Segregated Students at the University of Illinois, 1945 to 1955

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Segregated Students at the University of Illinois, 1945 to 1955


Segregation, University of Illinois, Black Experience on Campus


First Paragraph:

African American students at the University of Illinois Urbana-Champaign (UlUC) had to bear much of
the burden their ancestors had endured. They were allowed to attend the University, however enrollment
was on a limited basis, and they were not accepted as full and equal participants. The experiences of
African American students at UIUC from the end of World War II to the Brown decision (1945 to 1955)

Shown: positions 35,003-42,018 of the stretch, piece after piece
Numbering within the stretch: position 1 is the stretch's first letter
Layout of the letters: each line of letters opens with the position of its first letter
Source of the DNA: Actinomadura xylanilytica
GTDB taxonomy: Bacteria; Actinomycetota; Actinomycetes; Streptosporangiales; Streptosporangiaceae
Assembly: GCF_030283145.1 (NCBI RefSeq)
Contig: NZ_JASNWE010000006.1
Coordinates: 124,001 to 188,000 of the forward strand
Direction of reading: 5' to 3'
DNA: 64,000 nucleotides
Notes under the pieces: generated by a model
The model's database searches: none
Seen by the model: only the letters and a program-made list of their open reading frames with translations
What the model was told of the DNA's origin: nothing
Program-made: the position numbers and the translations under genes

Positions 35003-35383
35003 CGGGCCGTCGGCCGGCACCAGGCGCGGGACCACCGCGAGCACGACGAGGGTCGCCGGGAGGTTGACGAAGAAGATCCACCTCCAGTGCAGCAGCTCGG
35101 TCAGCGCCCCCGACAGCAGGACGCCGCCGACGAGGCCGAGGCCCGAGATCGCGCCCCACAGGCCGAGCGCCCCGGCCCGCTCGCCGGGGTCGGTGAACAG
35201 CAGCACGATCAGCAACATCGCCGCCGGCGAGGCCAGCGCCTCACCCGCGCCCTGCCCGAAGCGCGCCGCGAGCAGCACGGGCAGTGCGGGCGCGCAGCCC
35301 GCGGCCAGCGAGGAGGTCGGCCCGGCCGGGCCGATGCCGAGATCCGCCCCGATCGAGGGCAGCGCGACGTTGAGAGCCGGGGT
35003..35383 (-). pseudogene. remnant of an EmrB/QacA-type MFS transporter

were part of a history of oven and institutionalized discrimination dating back to the founding of the University.
African American students were constant victims of discrimination from the start of their enrollment at the
University of Illinois. The determination of these students, with the assistance of Albert R. Lee, the unofficial dean
of African American students, and the encouragement of African American elected officials, community individuals,
the Interracial Committee, and individuals in nearby Chicago and St. Louis, enabled them to fight the discrimination
emanating from varying levels.


Deirdre L. Cobb


Journal of the Midwest History of Education Society - Volume 24



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Deirdre L. Cobb, "Segregated Students at the University of Illinois, 1945 to 1955," in eBlack Champaign-Urbana, Item #829, http://eblackcu.net/portal/items/show/829 (accessed August 16, 2022).

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File: Cobb-SegegatedUIUC.pdf